To help protect an increasing population of individuals that suffer from Dementia or Alzheimer's North Carolina developed the Silver Alert program to quickly disseminate descriptive information about the missing elderly person who may be endangered, so that citizens in the affected area can be on the lookout for the endangered person and notify local law enforcement with any relevant information. The program is a cooperative effort among local and state law enforcement and the N.C. Center for Missing Persons, with voluntary participation by radio and television broadcasters and the N.C. Department of Transportation.

The North Carolina General Assembly formally established the program in 2007 by General Statute § 143B-1022; it is operated through the N.C. Center for Missing Persons.

Active Alerts

There are currently no active alerts. If you are looking for past alerts, please visit our archives.


The following statutory criteria must be met before the N.C. Center for Missing Persons will activate a Silver Alert:

Silver Alert will provide a statewide system for the rapid dissemination of information regarding a missing person who is believed to be suffering from dementia, Alzheimer’s disease, that requires them to be protected from potential abuse or other physical harm, neglect, or exploitation.

  • Believed to have Dementia or Alzheimer.

  • Adult 50 years of age or older.

  • Reported Missing to law Enforcement within 72 hours.

  • Endanger of abuse, physical harm, neglect or exploitation.

Step 1 - Local Law Enforcement Investigates

When a family member or caregiver calls local law enforcement to report someone with dementia/Alzheimer’s missing, the law enforcement agency must first investigate the case and determine if the request warrant’s a Silver Alert.

Step 2 - Local Law Enforcement Calls NC Center for Missing Persons
  • Enter the missing person into the National Criminal Information Center system
  • Initiate a statewide “be on the lookout” bulletin to all appropriate law enforcement agencies
  • Provide a 24-hour phone number to receive calls during the investigation
  • After completing the investigation and determining the case meets the qualifying criteria, law enforcement will go to the NC Center for Missing Persons (NCCMP) website ( ) and complete the request for Silver Alert.
  • Once the missing person has been located, the requesting law enforcement agency will complete the cancelation in the NCCMP website.

Law enforcement may also:

  • Activate phone calls in the immediate area using a type of reverse 911 calling system.

  • Using the A Child is Missing program, law enforcement can notify 1,000 businesses and/or residents each minute

NC Center for Missing Persons Responsibilities
  • Once the Silver Alert request is received via email from the NCCMP website the alert will be denied or approved.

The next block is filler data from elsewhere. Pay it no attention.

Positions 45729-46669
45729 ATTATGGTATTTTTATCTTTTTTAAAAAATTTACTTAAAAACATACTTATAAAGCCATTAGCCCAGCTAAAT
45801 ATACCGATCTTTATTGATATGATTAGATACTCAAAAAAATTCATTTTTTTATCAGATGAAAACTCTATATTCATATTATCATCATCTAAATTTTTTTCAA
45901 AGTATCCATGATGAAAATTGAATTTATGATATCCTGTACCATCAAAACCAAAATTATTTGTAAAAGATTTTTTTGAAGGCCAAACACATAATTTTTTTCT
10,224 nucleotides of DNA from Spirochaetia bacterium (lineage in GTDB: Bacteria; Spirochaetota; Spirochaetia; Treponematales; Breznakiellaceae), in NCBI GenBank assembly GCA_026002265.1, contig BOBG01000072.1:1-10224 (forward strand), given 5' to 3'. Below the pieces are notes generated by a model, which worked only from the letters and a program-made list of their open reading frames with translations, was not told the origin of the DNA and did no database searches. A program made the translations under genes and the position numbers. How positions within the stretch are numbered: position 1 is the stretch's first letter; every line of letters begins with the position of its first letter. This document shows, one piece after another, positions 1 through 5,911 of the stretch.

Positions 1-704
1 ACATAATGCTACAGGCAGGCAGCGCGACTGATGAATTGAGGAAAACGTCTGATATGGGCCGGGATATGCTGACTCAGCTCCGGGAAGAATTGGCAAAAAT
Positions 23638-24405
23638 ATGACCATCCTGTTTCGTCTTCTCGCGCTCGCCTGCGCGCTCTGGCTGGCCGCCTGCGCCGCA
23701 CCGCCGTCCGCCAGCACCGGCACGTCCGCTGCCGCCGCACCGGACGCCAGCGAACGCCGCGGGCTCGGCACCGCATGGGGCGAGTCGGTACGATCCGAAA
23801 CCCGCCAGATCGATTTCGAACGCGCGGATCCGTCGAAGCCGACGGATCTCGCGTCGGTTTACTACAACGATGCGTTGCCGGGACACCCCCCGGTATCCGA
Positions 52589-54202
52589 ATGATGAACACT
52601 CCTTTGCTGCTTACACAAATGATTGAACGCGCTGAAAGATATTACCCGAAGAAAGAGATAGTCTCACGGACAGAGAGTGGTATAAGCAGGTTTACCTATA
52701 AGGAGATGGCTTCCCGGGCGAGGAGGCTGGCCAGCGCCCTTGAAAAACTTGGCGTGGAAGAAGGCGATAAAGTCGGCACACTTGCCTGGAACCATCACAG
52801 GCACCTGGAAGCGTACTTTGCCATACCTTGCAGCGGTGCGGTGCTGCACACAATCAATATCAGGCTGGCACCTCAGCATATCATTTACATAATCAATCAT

• A copy of the email will be sent to the requesting agency email provided

  • All updates and changes will be done through NCCMP ( ) by the requesting agency

  • All notifications, updates and changes will be received via the requesting agency email provided.

If a loved one is missing, family and friends should immediately notify local law enforcement. When a person is abducted, time is valuable.

  • File a police or sheriff's report. Include information on where the missing person was last known to be, as well as names of the individual's family and friends. Provide officers with a recent photo as soon as possible.
  • Request that law enforcement put out a Be On the Look Out (BOLO) Bulletin.
  • Ask for an organized search with the use of tracking dogs if possible.
  • If the missing person has alzheimer's or some other cognitive impairement, ask local law enforcement to have a Silver Alert issued.
  • Limit access to your home until law enforcement investigators arrive and have collected evidence.
  • Give investigator all facts and circumstances related to disappearance including what efforts have already been made.
  • Write a detailed description of clothing and any personal belongings the person may have. Note any birthmarks, scars, tattoos, or mannerisms, and supply any photo that may show the marks. Give this information to the investigator.
  • Designate one person to answer your telephone. Keep a pad of paper by the phone to jot down names, telephone numbers, date and time of calls and the purpose of the call. You may want to get law enforcement to put a tracer on your phone and get an answering machine that will tape calls. You may also want to add caller ID. If you do not have a cell phone, you may want to get one so that you can be reached at any time.

For cases that are older than 30 days, help officers locate dental and medical records.

N.C. Center for Missing Persons: 1-800-522-5437